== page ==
Between now and the end of December, Canada is set to receive 249,000 doses from Pfizer, after the federal government secured an early first delivery just days ahead of Health Canada’s authorization. The initial plan was to see Canada’s vaccine effort kick off in earnest in January.
By the end of March Canada is set to receive four million total doses, which is enough to fully vaccinate two million people, given it’s a two-shot immunization process with the second needle administered 21 days following the first. In total, Canada is set to receive 20 million Pfizer doses.
The provinces have been tasked with keeping track of who has been vaccinated and ensuring they come back on time for their second shot, but the federal government will also be keeping track of the rates of immunization.
PANDEMIC FAR FROM OVER
The big week finally comes more than nine months after the World Health Organization officially labelled global SARS-COV-2 outbreaks a pandemic and Canadians first entered lockdown amid a first wave of infections. Since then, infections dipped and surged again. Health officials have confirmed more than 460,000 cases of COVID-19 and close to 13,500 deaths. Worldwide, the novel coronavirus has killed more than 1.6 million people.
The Pfizer-BioNTech shots are the first of several vaccines expected to be on the market soon, according to experts, after record-breaking development and production by scientists around the world.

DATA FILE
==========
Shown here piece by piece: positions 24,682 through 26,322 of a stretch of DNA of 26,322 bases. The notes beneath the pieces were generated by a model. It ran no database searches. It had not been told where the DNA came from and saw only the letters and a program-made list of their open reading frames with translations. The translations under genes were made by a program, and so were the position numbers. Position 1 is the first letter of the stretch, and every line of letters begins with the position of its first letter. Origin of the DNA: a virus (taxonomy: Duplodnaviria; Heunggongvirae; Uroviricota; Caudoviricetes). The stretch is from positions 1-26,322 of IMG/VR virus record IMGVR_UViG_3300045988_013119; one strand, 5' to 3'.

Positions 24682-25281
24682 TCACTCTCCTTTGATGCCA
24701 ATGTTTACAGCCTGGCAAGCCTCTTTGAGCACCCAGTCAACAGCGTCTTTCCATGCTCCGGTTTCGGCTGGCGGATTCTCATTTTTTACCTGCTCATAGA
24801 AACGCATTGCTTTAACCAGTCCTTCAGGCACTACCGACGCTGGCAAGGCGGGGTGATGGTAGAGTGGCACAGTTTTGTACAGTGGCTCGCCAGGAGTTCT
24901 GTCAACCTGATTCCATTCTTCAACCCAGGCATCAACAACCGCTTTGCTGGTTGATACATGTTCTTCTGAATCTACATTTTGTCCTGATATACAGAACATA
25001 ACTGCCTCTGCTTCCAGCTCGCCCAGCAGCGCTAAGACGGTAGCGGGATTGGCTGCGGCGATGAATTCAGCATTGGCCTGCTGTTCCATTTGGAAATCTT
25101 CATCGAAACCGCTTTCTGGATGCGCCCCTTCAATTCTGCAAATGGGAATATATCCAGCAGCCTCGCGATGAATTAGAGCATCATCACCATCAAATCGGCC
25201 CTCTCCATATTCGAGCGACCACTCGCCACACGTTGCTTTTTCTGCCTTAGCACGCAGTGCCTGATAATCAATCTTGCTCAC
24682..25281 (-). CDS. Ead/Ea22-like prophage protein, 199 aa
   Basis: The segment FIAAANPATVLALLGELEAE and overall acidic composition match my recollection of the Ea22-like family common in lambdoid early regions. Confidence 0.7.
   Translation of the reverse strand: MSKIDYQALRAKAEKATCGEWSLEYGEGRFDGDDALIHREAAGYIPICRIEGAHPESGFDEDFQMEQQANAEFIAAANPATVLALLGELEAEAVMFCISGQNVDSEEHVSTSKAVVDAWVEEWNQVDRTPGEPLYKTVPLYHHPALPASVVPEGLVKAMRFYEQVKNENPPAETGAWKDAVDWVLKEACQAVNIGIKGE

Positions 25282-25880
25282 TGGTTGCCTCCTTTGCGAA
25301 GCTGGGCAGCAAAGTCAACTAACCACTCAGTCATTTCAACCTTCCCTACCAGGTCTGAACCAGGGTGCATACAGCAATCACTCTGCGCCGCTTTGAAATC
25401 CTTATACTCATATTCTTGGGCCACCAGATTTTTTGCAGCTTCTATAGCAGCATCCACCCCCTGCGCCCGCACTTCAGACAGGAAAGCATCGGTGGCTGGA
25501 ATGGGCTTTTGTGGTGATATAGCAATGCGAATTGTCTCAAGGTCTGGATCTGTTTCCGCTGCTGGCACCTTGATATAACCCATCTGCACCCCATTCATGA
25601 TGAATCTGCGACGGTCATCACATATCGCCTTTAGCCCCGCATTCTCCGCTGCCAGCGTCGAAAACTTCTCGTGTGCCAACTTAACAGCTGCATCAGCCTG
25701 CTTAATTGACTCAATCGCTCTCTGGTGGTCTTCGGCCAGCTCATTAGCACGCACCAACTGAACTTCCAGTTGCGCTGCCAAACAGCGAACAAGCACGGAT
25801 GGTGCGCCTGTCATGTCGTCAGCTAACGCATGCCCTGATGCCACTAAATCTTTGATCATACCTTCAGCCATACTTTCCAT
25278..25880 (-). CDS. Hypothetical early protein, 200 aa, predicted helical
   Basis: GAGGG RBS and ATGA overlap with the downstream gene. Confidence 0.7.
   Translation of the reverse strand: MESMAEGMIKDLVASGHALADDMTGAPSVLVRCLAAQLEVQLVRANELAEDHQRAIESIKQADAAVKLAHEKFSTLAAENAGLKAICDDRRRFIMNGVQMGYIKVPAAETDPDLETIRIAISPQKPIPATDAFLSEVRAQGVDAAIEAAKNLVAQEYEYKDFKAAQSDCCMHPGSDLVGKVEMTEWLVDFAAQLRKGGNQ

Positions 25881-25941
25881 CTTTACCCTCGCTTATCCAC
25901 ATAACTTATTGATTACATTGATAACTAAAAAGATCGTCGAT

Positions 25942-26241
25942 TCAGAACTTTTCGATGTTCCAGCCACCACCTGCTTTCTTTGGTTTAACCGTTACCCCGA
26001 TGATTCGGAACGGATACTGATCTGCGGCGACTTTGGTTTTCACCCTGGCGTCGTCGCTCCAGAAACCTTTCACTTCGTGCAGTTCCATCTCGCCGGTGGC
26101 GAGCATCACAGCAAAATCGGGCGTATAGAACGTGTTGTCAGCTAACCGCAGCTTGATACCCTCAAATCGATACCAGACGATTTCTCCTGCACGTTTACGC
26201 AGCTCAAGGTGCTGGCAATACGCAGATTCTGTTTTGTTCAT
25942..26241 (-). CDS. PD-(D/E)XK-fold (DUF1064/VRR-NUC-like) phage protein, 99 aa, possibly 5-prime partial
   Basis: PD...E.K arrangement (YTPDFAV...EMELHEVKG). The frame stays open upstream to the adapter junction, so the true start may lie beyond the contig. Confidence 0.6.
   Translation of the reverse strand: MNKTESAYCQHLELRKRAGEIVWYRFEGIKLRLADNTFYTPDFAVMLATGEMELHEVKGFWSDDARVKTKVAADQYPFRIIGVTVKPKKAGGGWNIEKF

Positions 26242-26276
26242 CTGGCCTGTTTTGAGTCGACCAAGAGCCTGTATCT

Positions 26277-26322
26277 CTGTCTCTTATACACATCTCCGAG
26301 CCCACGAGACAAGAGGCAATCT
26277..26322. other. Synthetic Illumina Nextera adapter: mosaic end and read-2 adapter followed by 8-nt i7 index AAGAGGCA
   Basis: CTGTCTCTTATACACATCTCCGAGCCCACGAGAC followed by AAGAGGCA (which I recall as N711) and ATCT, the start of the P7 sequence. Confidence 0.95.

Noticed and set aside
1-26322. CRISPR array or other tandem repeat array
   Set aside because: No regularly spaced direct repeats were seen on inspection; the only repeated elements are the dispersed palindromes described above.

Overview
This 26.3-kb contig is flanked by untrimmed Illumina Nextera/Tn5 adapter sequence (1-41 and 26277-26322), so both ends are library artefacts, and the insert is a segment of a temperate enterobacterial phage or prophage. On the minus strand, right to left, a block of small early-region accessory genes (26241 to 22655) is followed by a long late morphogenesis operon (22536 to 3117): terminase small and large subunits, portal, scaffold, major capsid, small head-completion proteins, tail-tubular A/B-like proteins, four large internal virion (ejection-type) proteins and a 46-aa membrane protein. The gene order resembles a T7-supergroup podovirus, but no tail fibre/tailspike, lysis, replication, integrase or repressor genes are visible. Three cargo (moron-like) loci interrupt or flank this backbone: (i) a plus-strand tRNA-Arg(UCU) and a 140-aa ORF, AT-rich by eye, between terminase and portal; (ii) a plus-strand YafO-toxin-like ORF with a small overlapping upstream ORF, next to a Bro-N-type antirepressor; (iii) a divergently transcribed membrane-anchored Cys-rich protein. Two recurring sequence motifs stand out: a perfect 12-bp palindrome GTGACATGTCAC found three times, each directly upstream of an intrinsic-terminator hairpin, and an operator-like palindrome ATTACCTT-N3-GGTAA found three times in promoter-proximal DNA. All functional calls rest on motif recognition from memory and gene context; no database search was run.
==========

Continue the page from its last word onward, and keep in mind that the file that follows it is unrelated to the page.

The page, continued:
Canada has signed deals with seven vaccine manufactures, securing more than 400 million doses of potential COVID-19 vaccines, should all trials pan out.
“This is incredible stuff. We all know how horrible it’s been with the pandemic globally and of course here in Canada,” said Bogoch.
But officials are still warning that “V-Day” excitement doesn’t mean the pandemic is over. On Sunday night, Prime Minister Justin Trudeau tweeted that Canadians should continue wearing masks, washing hands, avoiding gatherings and using the COVID Alert exposure notification app.
“This is good news. But our fight against COVID-19 is not over,” he wrote. “Now more than ever, let’s keep up our vigilance.”
Canadians should “double down” in the coming weeks, as the vaccination programs are likely to face a number of hurdles, Bogoch said.
MODERNA APPROVAL NEXT?
As well, the Pfizer-BioNTech vaccine is not the COVID-19 panacea.
Because the Pfizer-BioNTech vaccine’s requirements are particularly complicated, including the need to be stored at -70 C, initial doses are not being distributed to Indigenous communities or the territories. The hope is that the Moderna vaccine candidate, which has yet to be approved by Health Canada but has less complicated storage requirements, will be able to roll out to those communities soon.
Moderna’s vaccine candidate is now the most advanced in Canada’s regulatory process, but there isn’t a date or estimate yet for when it may be given the green light.
Anand said that the government is currently in talks with Moderna about receiving initial doses early.
“We are in touch with our suppliers every day, including Moderna, and we are pressing for early deliveries of the doses pending Health Canada regulatory approval,” said Anand in an interview with Evan Solomon on CTV’s Question Period that aired Sunday.
Bogoch suggested that a “mobile truck” operation could even administer a less complex vaccine like Moderna’s to people experiencing homelessness in urban areas, but in the meantime “we just have to work within the confines of the vaccine properties that we have access to.”
While this week is a promising milestone during a long pandemic, Canadians are a long way out from “normal,” said Bogoch.
“We’ll probably start to see a lifting of these health restrictions when enough Canadians have had access to the vaccine,” he said.